I was a very reluctant stand-in Thursday night, when we went to see the Ballet at the Northrop Auditorium at the University of Minnesota.
My wife had purchased tickets to the Voronezh State Ballet Theatre performance of Tchaikovsky’s Swan Lake at Northrop Auditorium, and I had no interest in attending. Her friend down the street planned to go, but was ill. An octogenarian friend across the street and his friend made up the foursome.
I came home delighted I had gone.
It would be foolish for me to proclaim any knowledge of ballet, what was good, what wasn’t.
Judging by the audience reaction from what seemed to be a full house at the immense Northrop, we were treated to first class ballet by a first class company. I’ll leave the performance details to someone else.
Ballet was not part of my growing up experience, in tiny towns in North Dakota. I am sure that someone out there ‘did’ ballet, but not within my own circles or experience. Me? It was hard enough to learn to Square Dance in 4H. I learned the waltz steps in my bedroom, and really struggled with polka, etc….
In those years, the 1940s and most of the 1950s, cultural communication was primarily through radio, and television was too primitive for large stage performances to broadcast well. So I don’t recall ever seeing the awesome precision and skill of a ballet company.
I do recall that one or the other or both of my parents liked to tune in the live performances of the Metropolitan Opera in New York during those days. Song was a medium one could listen to.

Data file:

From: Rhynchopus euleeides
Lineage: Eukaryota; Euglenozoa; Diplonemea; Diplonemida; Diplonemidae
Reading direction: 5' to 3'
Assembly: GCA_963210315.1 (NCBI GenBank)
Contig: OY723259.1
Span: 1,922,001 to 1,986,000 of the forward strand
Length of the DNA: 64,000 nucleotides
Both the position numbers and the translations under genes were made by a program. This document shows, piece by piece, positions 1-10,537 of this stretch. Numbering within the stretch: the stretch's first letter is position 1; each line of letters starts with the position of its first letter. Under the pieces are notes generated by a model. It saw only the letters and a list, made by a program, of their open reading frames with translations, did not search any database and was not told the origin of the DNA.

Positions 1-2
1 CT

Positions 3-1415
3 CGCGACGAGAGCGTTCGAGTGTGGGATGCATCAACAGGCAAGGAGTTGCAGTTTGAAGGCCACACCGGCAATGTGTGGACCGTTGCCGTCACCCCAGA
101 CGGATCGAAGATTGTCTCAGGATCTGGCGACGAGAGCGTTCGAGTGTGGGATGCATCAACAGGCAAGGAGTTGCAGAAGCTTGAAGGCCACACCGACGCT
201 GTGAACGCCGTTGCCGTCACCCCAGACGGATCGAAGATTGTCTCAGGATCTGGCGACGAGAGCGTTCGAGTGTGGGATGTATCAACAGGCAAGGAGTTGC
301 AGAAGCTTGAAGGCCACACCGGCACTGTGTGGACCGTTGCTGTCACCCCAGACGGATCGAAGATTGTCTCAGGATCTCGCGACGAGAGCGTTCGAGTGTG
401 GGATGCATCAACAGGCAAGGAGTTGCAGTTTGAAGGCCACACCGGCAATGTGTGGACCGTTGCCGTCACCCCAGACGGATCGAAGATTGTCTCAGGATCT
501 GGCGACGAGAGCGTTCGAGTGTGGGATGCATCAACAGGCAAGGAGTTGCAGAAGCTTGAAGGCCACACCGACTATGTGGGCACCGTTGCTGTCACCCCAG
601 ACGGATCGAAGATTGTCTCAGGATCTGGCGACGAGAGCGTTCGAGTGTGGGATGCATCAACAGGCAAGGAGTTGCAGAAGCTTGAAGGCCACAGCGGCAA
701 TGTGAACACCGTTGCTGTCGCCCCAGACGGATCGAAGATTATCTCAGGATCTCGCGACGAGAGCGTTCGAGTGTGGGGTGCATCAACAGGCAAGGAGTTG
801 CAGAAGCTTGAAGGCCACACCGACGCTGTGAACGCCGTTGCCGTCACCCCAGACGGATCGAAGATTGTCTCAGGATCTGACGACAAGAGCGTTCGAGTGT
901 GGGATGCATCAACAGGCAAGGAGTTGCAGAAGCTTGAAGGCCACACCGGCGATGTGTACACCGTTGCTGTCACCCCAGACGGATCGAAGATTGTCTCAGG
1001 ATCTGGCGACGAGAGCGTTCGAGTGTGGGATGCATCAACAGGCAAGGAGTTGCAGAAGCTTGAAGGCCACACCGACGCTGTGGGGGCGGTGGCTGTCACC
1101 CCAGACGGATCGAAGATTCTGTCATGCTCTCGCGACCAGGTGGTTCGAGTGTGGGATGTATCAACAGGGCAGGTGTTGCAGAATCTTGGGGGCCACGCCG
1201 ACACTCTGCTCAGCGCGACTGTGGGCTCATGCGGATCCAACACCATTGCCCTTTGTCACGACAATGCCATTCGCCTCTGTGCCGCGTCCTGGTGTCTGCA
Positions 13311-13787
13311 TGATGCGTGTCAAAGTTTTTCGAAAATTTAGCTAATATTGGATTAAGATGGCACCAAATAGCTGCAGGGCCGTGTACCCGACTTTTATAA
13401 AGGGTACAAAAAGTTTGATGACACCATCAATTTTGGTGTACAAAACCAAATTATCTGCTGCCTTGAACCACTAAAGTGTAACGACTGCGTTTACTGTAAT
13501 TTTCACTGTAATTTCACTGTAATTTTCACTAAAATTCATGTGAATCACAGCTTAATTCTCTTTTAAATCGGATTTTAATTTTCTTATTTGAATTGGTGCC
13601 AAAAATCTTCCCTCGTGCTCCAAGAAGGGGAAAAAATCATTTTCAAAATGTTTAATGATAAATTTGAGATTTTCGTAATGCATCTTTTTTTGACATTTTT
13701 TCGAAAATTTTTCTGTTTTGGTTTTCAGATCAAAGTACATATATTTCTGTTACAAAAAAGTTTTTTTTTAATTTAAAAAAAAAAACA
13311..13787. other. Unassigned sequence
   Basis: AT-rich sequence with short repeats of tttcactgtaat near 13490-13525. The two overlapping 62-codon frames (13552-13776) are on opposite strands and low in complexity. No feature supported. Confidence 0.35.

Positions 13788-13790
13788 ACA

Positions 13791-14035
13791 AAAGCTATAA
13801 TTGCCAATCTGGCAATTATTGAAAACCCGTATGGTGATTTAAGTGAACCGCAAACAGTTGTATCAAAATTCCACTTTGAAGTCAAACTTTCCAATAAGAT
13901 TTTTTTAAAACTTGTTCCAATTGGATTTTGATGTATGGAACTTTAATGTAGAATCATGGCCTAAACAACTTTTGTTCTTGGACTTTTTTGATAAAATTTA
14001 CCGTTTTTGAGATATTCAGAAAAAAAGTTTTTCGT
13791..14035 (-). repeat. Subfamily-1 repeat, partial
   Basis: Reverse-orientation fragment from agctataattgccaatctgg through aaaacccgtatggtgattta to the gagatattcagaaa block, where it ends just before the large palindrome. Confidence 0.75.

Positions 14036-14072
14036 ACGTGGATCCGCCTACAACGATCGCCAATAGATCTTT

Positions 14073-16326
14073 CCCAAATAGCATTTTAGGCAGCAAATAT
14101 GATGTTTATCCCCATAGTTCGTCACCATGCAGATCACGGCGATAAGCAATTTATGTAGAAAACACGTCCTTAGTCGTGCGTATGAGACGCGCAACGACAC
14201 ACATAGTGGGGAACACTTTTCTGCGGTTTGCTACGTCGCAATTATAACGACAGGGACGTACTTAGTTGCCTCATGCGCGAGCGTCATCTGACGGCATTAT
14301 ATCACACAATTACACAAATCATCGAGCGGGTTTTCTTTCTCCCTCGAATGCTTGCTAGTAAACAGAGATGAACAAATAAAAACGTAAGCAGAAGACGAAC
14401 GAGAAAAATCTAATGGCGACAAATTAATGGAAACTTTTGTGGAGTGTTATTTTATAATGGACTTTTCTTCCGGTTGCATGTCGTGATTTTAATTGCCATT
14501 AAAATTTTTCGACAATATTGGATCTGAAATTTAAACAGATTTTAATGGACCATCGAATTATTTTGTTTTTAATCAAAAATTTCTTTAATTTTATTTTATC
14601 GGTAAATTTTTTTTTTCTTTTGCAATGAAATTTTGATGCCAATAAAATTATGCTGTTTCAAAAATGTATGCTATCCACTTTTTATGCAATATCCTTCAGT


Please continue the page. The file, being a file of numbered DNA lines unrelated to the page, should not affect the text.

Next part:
Tchaikovsky’s Swan Lake, the music for the ballet, was probably available on phonograph records, if one had such an interest.
I watched the performers in the 50 or so member company attentively, and applauded in synch with others who knew better than I when to express appreciation.
Someone said that old music, like Swan Lake, is losing its appeal to youth, and that programs like ballet are less common now than previously. I have no evidence about this. I did see a large number of young people, and it was not necessarily an audience that was only Russian or white European in ethnic makeup. There was a good variety of persons in the audience.
While Swan Lake has an unhappy ending, the ballet was a very happy experience for me.
During the first intermission, my wife and our octogenarian neighbor were discussing ballet, and she mentioned that during her high school years at St. Joseph Academy in St. Paul, that at least once a year the students would be treated to a performance by the local Andahazy Ballet Company – a familiar fixture in this area for many years. Don, our neighbor, said that in his younger years, which would have coincided with my wife’s high school years, he was a member of the Andahazy Ballet. Possibly, he had been a performer in one of those performances my wife had witnessed.
I began the evening with no enthusiasm at all for attending the Ballet; after the nearly three hour performance, I left happy and energized.
Thanks to everyone that got me involved in the evening.